I don't want to get too far into specifics with this as they do have a website of their own and have care and cleaning advise which they offer their customers. If you have Strataglass® curtains on your boat I suggest going to their website at http://www.webworksgroup.com/projects/s ... index.html and seeing just what they suggest for their product.

What if we're too late?

If your vinyl windows have begun to show the effects of aging, we apologize.(should have told you sooner) We offer a restoration service consisting of fine polishing and a chemical treatment. (replacement of the plasticizers) In many cases we can eliminate most scratches, restore the translucent properties, and with continued maintenance with 303 Aerospace Protectant will add years to the effective life of your vinyl windows.

If you have some vinyl windows which you are thinking about replacing let us take a look and see what we can do. The service is quite reasonable when compared to the price of replacement.

Below is the step by step procedure we follow to bring back vinyl windows - hope it helps.

Overview:

This set of instructions is for windows with moderate scratching and crazing. If the scratches are very deep the process would need to be started off with wet sanding which is a subject all by itself and won't be covered in this article.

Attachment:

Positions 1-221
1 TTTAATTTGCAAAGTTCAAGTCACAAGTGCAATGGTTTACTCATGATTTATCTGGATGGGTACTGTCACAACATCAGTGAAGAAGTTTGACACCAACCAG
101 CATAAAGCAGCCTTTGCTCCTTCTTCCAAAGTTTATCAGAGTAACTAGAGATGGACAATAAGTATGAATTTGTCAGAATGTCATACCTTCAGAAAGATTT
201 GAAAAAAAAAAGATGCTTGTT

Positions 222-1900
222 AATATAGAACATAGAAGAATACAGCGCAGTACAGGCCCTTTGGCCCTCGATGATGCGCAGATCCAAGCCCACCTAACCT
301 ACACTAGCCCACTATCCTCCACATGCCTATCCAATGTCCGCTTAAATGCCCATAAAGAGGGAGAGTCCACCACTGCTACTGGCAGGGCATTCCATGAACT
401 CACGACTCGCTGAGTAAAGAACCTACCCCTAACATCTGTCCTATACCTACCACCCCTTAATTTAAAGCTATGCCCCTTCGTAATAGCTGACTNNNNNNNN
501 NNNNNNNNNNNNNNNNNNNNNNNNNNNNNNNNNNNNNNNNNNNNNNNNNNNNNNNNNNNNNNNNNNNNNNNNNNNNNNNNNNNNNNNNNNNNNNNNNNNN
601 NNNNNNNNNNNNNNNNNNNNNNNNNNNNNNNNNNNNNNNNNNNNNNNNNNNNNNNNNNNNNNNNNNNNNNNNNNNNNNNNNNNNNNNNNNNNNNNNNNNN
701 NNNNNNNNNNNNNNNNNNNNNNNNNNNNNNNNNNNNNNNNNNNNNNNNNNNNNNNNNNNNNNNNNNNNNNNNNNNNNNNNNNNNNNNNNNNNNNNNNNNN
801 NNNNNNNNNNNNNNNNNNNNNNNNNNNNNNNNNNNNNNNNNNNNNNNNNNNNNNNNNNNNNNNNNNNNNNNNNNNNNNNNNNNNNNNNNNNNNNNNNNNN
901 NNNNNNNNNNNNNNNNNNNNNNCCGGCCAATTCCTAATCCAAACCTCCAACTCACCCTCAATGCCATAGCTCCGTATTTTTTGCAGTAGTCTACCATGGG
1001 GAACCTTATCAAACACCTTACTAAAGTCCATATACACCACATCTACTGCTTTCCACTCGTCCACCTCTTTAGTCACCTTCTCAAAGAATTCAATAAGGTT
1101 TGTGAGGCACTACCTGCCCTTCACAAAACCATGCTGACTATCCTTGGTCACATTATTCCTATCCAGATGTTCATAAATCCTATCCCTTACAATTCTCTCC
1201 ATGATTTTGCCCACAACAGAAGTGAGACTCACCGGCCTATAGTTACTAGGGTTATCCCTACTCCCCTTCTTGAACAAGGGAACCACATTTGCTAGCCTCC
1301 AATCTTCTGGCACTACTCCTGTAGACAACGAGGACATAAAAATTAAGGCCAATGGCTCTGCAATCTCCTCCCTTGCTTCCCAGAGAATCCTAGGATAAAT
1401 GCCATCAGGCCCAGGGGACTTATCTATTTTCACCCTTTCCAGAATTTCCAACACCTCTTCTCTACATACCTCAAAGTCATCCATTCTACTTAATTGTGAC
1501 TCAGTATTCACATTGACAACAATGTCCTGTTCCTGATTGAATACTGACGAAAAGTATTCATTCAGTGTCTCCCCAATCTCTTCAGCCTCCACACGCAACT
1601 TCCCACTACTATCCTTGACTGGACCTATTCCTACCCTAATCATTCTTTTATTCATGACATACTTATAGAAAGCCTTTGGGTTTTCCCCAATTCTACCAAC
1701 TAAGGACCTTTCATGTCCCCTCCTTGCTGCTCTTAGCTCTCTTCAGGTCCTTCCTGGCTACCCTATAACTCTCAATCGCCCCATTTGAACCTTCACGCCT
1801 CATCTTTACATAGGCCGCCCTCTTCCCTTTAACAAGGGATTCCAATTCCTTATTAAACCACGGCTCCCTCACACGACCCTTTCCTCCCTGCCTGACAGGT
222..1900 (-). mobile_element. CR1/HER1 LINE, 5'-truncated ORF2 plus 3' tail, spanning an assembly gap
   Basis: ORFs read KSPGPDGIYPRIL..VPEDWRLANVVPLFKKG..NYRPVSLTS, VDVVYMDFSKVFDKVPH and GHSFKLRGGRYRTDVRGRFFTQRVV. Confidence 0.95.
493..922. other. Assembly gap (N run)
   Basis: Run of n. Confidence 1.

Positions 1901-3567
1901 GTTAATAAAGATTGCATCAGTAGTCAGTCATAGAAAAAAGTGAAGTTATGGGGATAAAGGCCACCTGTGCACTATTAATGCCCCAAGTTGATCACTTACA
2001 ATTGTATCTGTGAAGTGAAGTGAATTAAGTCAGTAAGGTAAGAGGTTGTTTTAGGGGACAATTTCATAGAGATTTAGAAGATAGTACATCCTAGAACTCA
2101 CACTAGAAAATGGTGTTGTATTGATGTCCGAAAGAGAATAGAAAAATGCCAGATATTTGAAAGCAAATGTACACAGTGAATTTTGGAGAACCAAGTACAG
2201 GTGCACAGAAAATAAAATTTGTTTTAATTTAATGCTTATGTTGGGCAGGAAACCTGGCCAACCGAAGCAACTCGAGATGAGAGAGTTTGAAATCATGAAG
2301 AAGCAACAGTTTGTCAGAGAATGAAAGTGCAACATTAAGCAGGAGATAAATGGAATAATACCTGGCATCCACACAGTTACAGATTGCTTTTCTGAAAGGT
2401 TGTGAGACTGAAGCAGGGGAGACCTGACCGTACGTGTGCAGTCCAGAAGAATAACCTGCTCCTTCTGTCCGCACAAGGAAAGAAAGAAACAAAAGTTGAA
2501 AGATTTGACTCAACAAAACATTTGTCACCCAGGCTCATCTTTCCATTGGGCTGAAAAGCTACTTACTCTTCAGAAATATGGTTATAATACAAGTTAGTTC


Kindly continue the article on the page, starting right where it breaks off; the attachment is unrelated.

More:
What we want to accomplish here is to polish out any scratches, stains, imperfections, or swirl marks starting with a very fine compound and then finishing with a restorer polish to replenish the plasticizers in the vinyl.

Tools:

You should find all of these items at an automotive paint store. To start with you will need a variable speed electric drill (1000-1200 rpm) with a velcro backing plate which will accept foam rubber polishing pads. You will need 3 of the pads but an extra one will save some time when changing polish. Always reserve a pad for each compound or polish. While your there ask if they carry the fine, micro-polishing compounds made specifically for clear vinyl windows that you will use to actually remove the scratches. If the sales-person seems to know what they're talking about, pick his brain on what products he sells the most of for this purpose.